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Woman Falsely Accused of Murder to be Released from Nevada Prison After 17 Years After Being Exonerated

A Nevada judge has ruled that a woman held in prison for 17 years after being falsely convicted of murder should be freed now that she has been exonerated. Utah recently passed a law in 2008 allowing for people to prove they are factually innocent of a crime for which they have been wrongfully convicted.  The law allows an unspecified amount of restitution to people who have been wrongfully convicted, imprisoned for years, and then exonerated or proven to be innocent.  The woman, Debra Brown, has missed seeing her children and grandchildren grow up.  Therefore she is looking forward to the prospect of being released today after her exoneration, that is being released the day after Mother’s Day.  Brown did admit to forging checks belonging to the victim after he died, but she has maintained her innocence of the murder charge all along.

Many famous people have been falsely accused of crimes.  If you think you have wrongfully been accused of a crime, don’t wait until you’ve already been convicted to contact a tough, experienced trial attorney.  Contact Keller Criminal Defense Attorneys now to speak with Max A. Keller, experienced criminal defense trial attorney at 1-866-929-7597 , or see our website at Keller Criminal Defense Attorneys.

Max Keller has won countless jury trial cases involving misdemeanors and felonies, sex crimes, and DWI’s. He is a member of the Minnesota Society for Criminal Justice, which only allows the top 50 criminal defense attorneys in the state as members. Max is a frequent speaker at CLE’s and is often asked for advice by other defense attorneys across Minnesota.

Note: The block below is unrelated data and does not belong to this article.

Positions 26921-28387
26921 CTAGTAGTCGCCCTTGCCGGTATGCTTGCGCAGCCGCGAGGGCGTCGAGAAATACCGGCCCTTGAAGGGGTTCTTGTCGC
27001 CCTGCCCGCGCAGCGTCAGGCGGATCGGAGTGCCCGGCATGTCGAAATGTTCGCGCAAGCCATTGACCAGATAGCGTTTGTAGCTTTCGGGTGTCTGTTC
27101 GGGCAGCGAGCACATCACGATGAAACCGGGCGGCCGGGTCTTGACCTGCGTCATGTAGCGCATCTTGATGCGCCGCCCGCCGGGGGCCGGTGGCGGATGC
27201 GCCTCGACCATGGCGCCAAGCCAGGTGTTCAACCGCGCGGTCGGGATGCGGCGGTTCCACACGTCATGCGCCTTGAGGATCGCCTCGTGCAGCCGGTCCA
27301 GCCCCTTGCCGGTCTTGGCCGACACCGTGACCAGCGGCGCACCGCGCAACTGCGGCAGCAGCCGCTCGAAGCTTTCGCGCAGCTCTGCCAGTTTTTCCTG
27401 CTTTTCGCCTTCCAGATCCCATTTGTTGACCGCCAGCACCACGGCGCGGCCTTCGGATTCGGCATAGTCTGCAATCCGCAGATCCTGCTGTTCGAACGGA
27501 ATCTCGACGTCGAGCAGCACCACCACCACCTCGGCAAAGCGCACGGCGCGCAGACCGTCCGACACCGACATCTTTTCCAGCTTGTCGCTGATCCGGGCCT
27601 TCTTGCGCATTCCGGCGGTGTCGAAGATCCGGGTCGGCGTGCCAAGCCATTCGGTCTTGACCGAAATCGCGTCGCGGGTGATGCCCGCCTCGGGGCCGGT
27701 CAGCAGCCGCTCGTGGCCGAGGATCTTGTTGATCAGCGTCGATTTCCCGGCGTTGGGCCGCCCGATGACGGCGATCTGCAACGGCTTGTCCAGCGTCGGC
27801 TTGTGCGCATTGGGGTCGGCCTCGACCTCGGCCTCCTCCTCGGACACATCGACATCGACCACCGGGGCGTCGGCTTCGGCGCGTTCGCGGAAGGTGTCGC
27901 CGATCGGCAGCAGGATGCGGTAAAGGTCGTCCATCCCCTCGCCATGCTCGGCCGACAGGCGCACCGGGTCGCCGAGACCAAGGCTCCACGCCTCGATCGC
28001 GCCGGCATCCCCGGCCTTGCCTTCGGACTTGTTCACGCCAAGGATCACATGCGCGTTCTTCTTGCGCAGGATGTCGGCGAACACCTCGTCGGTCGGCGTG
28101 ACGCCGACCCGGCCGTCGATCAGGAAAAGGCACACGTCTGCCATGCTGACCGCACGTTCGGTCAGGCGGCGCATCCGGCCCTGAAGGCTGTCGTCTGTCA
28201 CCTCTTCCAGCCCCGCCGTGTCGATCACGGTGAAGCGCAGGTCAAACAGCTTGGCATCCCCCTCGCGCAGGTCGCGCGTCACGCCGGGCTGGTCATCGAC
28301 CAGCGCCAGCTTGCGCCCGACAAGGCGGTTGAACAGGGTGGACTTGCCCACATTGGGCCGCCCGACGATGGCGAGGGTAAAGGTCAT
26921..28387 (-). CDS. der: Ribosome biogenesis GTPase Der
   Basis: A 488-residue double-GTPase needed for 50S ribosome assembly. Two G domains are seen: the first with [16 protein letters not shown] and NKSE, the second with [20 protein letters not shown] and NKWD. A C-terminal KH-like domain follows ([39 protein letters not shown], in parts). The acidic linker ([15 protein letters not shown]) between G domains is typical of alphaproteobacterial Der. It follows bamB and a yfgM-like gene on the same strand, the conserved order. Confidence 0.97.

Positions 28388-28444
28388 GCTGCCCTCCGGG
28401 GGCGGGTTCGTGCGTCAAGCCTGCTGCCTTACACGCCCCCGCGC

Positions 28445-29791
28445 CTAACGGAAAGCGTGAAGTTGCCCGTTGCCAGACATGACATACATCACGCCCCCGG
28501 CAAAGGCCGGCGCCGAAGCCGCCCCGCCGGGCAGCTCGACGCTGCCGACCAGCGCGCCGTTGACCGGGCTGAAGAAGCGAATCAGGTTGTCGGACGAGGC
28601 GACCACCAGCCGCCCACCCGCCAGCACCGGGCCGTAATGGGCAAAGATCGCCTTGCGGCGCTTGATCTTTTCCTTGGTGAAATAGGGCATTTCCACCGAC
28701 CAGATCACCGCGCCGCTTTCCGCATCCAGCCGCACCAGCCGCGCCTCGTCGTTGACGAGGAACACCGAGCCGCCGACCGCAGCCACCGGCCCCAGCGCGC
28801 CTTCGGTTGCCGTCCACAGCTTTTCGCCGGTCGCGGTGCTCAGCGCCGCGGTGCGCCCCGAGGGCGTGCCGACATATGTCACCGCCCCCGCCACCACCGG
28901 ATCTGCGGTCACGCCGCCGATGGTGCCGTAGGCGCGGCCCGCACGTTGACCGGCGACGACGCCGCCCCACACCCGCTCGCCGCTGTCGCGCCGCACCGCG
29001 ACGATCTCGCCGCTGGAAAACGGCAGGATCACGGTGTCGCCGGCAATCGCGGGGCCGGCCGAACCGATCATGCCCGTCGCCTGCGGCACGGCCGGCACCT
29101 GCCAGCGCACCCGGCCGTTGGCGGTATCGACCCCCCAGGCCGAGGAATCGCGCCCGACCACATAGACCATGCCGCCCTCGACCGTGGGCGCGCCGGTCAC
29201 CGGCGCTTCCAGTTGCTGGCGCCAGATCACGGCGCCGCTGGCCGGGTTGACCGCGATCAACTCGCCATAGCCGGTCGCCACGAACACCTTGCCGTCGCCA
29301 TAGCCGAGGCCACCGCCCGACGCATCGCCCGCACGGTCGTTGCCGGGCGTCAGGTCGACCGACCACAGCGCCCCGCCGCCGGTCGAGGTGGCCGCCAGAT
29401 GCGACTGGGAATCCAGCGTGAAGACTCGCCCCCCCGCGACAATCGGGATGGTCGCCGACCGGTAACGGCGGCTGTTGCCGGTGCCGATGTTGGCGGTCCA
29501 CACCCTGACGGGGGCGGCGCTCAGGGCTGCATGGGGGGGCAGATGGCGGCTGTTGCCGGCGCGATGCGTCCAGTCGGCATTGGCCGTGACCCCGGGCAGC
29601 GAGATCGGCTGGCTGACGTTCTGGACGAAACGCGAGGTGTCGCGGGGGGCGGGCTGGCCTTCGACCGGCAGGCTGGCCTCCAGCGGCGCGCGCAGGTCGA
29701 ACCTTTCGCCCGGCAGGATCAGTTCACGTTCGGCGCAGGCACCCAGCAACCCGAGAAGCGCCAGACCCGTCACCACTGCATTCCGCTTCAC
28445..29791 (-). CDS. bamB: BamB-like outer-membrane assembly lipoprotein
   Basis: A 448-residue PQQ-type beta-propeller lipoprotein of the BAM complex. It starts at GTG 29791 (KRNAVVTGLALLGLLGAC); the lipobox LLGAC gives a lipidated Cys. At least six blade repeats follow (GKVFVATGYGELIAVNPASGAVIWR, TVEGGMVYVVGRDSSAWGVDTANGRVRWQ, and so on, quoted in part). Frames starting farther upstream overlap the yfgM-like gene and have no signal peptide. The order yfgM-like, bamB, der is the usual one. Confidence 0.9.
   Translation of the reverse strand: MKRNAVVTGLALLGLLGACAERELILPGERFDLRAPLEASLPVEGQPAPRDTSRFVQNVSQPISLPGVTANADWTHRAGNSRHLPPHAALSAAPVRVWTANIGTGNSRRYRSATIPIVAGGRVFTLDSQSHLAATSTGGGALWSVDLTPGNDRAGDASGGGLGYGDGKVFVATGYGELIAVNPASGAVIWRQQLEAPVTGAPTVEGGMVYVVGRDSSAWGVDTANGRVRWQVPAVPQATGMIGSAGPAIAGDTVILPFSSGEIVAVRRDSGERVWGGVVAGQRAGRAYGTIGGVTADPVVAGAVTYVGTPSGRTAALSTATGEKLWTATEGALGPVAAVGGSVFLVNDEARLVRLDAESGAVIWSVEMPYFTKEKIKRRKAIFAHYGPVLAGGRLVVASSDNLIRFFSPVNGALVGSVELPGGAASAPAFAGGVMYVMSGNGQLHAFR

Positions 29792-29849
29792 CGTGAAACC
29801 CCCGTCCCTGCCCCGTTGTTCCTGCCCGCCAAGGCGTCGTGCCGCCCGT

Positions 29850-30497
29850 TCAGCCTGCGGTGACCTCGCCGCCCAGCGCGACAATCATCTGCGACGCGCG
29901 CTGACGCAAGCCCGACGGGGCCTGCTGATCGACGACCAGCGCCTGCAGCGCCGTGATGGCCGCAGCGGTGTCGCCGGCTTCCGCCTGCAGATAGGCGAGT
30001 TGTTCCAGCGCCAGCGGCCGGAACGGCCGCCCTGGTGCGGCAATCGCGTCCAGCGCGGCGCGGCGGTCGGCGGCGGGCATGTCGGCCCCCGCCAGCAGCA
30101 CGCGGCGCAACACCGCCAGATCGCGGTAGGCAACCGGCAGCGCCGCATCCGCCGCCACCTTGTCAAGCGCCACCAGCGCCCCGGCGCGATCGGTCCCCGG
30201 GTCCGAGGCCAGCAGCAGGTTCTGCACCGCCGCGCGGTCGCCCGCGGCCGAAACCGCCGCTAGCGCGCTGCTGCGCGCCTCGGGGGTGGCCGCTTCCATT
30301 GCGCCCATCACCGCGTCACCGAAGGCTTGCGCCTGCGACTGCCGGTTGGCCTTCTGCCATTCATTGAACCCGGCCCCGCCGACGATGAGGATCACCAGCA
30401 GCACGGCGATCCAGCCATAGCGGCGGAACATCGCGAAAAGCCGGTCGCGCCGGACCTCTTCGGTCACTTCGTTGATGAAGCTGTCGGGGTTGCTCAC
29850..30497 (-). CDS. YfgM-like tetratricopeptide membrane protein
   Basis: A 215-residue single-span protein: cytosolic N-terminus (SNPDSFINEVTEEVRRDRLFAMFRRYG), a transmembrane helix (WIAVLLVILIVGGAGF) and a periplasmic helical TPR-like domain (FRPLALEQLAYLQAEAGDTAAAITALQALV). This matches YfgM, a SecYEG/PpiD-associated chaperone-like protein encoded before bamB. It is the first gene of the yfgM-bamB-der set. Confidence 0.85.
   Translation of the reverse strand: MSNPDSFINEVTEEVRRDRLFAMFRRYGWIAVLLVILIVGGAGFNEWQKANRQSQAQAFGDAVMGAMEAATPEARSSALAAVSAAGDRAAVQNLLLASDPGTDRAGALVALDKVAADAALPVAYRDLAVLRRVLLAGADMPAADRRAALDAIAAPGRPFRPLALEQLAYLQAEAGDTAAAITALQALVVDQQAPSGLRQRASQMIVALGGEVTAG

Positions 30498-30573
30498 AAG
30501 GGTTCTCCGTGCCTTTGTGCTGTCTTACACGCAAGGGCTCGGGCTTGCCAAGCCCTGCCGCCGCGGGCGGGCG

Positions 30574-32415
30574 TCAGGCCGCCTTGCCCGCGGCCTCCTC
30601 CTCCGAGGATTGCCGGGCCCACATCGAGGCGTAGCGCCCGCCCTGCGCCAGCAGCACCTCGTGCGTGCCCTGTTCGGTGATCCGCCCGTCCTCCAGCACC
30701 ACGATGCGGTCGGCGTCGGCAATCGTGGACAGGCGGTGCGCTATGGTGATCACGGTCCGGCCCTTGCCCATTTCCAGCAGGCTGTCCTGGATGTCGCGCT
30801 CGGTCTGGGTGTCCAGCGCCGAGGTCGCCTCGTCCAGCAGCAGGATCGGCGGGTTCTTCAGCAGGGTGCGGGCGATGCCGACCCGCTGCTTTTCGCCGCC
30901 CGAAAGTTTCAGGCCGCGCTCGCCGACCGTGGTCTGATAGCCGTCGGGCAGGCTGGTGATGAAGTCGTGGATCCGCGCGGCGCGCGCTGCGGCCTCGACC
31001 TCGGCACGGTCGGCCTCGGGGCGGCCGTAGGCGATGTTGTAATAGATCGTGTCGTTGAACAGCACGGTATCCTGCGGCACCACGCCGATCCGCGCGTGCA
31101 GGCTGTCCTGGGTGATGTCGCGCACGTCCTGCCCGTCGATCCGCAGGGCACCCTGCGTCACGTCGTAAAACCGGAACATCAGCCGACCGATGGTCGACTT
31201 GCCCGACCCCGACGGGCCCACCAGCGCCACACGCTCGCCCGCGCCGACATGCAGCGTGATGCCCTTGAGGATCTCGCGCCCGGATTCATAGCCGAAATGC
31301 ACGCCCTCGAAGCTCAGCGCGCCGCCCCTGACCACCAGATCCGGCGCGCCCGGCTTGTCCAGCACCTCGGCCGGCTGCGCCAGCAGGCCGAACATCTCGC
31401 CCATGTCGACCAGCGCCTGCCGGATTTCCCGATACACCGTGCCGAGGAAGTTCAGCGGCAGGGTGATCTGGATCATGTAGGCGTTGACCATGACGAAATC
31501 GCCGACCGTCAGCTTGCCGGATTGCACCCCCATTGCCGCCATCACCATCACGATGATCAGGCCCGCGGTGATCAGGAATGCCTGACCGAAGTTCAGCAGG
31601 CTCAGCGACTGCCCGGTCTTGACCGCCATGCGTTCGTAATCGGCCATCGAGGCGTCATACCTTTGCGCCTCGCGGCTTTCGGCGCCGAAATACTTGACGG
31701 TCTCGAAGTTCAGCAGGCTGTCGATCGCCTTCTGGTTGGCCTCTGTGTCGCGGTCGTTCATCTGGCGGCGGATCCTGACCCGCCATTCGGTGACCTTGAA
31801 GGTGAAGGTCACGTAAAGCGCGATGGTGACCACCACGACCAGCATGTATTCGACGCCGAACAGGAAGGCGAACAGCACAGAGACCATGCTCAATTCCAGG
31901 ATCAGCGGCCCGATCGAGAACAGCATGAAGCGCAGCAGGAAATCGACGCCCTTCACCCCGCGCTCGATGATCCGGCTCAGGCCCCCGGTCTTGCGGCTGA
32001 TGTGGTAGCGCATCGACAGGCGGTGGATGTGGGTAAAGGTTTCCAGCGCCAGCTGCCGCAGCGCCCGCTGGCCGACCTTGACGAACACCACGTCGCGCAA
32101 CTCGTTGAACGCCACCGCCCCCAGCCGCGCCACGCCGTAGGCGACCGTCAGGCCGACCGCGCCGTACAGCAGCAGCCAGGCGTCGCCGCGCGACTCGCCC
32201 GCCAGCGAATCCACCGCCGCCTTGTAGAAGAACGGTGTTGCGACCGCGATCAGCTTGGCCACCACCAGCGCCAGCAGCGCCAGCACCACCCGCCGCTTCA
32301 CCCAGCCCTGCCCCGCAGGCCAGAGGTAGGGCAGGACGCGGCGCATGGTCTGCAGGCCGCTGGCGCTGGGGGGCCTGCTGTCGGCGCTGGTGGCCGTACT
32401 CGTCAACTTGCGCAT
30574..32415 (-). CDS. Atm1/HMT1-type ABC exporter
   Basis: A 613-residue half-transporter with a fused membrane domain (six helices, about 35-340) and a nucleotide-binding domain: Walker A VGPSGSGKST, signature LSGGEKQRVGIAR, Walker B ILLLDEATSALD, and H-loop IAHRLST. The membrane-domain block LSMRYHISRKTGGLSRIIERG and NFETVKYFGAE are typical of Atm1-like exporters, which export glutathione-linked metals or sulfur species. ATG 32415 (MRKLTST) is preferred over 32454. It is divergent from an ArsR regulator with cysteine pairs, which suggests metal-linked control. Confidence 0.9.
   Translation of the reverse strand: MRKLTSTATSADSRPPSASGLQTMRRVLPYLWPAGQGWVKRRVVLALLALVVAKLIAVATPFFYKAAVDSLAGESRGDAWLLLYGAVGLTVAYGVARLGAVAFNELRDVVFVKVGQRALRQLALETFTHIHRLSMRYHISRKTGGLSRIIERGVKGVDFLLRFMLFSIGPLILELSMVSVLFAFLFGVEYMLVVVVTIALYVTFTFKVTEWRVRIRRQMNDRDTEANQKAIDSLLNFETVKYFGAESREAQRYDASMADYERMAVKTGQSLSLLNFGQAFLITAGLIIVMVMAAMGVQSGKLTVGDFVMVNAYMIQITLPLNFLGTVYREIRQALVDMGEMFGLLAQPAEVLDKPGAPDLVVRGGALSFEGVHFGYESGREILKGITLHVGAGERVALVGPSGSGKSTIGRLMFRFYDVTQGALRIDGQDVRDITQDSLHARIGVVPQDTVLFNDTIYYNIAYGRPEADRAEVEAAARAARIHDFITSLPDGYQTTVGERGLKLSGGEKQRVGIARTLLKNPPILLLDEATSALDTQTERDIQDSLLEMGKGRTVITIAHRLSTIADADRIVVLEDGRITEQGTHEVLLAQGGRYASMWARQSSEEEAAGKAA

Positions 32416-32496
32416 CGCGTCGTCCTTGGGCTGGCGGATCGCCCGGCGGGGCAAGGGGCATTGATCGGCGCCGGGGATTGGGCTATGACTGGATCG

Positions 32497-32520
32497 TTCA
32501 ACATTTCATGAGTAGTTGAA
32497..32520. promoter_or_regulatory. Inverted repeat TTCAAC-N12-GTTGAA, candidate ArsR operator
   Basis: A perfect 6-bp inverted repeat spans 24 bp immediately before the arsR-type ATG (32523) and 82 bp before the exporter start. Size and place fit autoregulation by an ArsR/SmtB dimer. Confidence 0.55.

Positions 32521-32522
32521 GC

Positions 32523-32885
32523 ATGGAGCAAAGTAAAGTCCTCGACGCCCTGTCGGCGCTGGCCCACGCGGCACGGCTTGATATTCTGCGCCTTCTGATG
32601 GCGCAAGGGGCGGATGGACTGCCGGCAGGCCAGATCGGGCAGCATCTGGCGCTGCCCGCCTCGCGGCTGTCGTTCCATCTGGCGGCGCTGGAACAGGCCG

What to Do If You Have Been Charged with a Criminal Offense

Getting falsely accused of domestic violence in Minnesota may put you at risk of losing your job, custody of your children, or even your home. You may face criminal charges and the accusation may damage your reputation in the community, as people will now view you as an abuser. False domestic violence accusations often happen when couples are in a contentious relationship with a risk of divorce.
The top reasons for license suspension in Minnesota include driving under the influence of alcohol, repeated traffic violations, and failure to appear in court or pay fines. Failure to pay child support, criminal convictions and felonies, medical conditions/disabilities, and drag racing can also lead to license suspension. The suspension takes away your driving privileges, preventing you from driving legally.
Motorists arrested for allegedly driving while impaired might wonder, “Can you refuse a breathalyzer?” In Minnesota, the implied consent law requires a person licensed to drive, control, or operate a vehicle to agree to a chemical test to check for alcohol or other intoxicants in that person’s body. Refusing to submit to a breathalyzer or another chemical test is a crime, often charged as a gross misdemeanor.